posted on 2015-10-13, 08:29authored byGregory W. Allan
This paper examines the Court of Appeal judgment of Rochefoucauld v Boustead  1 Ch. 196 through use of archive records, rarely cited law reports and nineteenth-century academic opinion. A full and hitherto untold account of the facts of the case is presented. It is revealed that the land which was the subject matter of the dispute was sold under the direction of the Ceylon District Court, and that the plaintiff was an accomplished individual who utilized various means to frustrate her former husband's attempts to obtain the land. The Court of Appeal's rulings that the defendant was a trustee of the land for the prevention of fraud, and that the trust was to be treated as an express trust, are also analysed with the aim of establishing how these issues were understood at the time of the judgment. It is argued that both of these aspects of the judgment were regarded as uncontroversial because there was a settled concept of equitable fraud, and because trusts imposed for the prevention of such fraud were an established category of trust in their own right, separate from express, resulting or constructive trusts.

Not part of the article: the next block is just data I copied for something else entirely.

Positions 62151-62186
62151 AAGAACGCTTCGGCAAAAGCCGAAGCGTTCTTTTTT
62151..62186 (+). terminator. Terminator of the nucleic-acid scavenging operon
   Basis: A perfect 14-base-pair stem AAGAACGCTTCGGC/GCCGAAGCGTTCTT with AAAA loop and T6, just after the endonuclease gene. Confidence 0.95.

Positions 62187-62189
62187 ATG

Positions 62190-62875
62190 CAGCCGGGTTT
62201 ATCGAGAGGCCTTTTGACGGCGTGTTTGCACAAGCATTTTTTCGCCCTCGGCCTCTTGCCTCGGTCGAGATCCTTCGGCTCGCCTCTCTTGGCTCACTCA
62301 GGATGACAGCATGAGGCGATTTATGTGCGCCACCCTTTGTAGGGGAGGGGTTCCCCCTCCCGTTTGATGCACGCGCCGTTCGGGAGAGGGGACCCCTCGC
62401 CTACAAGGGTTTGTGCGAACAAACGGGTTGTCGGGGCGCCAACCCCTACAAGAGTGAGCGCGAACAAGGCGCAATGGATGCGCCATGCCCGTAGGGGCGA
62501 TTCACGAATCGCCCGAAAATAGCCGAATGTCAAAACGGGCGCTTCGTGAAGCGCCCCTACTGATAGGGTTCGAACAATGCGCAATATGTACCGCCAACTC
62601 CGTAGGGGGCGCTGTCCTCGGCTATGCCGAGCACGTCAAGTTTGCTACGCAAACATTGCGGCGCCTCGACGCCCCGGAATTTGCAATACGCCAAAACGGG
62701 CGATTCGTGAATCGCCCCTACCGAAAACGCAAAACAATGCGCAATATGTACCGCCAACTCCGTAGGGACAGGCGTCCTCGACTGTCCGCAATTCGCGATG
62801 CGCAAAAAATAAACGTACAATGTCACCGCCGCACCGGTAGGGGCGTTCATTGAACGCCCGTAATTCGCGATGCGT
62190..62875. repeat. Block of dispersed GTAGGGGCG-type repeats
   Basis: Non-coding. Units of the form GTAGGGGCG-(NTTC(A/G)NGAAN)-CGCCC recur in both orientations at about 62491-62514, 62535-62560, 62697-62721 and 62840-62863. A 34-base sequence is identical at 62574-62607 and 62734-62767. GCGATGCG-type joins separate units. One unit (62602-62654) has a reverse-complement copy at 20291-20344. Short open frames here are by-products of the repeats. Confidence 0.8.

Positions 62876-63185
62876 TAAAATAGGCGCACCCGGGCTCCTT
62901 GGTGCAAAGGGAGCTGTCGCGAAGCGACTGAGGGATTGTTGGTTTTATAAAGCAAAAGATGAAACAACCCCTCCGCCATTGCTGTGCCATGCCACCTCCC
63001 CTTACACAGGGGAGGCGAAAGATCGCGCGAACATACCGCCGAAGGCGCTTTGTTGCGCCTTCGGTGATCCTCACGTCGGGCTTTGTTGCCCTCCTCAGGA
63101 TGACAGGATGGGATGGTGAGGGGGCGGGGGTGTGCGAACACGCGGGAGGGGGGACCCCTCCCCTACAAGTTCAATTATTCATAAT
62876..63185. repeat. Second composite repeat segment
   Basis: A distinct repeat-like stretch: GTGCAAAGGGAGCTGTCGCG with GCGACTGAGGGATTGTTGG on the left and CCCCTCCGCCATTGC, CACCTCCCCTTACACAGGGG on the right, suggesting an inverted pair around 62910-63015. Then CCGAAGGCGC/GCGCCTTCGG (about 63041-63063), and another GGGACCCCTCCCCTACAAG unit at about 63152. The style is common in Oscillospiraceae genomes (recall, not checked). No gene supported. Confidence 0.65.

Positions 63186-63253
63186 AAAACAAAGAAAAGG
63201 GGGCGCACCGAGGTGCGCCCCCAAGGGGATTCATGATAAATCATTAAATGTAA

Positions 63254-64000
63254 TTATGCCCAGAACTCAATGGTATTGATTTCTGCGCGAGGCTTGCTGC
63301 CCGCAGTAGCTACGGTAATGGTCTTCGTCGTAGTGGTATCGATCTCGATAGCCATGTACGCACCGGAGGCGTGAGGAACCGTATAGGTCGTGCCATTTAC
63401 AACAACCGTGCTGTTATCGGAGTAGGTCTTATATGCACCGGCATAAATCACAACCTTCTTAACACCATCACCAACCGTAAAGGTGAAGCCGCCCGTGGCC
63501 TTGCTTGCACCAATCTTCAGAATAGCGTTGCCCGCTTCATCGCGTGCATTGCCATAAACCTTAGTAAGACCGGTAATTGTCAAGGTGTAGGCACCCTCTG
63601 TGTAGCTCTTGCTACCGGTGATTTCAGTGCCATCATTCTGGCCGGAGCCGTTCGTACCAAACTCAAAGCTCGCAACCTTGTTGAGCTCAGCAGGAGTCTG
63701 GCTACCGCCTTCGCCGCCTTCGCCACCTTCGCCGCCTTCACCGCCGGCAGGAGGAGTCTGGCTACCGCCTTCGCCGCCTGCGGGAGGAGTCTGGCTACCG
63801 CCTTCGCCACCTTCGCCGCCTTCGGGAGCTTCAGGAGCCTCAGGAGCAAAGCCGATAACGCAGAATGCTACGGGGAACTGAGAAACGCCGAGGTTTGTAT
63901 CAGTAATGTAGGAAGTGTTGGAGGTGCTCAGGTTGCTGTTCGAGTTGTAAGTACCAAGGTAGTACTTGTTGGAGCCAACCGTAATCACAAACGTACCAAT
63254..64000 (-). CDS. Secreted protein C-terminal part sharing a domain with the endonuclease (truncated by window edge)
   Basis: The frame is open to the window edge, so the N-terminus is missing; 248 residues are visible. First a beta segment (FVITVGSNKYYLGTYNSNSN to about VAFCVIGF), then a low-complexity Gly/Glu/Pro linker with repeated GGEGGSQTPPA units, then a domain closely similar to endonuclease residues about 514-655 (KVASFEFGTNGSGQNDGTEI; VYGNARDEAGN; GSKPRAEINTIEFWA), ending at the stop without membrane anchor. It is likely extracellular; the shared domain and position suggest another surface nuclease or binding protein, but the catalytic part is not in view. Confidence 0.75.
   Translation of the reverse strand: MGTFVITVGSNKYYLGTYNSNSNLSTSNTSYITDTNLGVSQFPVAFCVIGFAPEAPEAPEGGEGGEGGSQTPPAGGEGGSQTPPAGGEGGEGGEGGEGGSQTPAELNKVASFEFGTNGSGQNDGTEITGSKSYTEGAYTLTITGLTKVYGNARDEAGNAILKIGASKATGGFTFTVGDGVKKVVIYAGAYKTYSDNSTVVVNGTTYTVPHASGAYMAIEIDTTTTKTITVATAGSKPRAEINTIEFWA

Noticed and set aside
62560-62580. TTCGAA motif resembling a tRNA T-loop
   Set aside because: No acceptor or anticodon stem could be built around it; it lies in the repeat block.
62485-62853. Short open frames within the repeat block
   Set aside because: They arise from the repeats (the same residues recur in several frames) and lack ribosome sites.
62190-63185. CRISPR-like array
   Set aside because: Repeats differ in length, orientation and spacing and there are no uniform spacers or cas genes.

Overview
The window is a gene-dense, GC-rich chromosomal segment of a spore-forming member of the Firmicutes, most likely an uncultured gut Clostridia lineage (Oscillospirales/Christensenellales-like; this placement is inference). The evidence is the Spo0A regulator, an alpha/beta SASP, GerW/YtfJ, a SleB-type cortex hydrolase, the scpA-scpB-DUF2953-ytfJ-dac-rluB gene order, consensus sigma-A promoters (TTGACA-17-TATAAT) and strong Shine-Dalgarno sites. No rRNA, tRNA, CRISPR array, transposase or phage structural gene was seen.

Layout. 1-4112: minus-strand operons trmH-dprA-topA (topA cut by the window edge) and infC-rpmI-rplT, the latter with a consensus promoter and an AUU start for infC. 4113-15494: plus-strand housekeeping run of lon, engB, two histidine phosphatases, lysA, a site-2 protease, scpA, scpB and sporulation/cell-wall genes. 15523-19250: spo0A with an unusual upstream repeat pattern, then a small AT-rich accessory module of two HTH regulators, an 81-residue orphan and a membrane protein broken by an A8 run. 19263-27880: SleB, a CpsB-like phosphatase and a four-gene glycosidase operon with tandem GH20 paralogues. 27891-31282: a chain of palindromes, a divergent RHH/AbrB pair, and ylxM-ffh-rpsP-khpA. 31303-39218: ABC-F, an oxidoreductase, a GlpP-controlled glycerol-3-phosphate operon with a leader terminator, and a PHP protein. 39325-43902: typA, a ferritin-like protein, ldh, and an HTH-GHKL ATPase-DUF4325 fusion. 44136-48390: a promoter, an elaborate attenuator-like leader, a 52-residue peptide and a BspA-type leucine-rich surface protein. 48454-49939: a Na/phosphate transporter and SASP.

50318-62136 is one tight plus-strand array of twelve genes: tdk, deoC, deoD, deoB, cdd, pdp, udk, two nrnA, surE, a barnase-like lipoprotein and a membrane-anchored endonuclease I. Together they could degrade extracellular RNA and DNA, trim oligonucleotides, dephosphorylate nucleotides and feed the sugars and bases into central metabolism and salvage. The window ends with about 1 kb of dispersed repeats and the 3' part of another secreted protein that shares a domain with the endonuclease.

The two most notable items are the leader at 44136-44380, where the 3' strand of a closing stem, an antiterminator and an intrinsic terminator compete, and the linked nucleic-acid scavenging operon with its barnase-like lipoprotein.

Journal of Legal History, 2015, 36 (1), pp. 43-82 (39)
/Organisation/COLLEGE OF SOCIAL SCIENCES, ARTS AND HUMANITIES/School of Law
The file associated with this record is under an 18-month embargo from publication in accordance with the publisher's self-archiving policy, available at http://authorservices.taylorandfrancis.com/sharing-your-work/. The full text may be available in the publisher links provided above.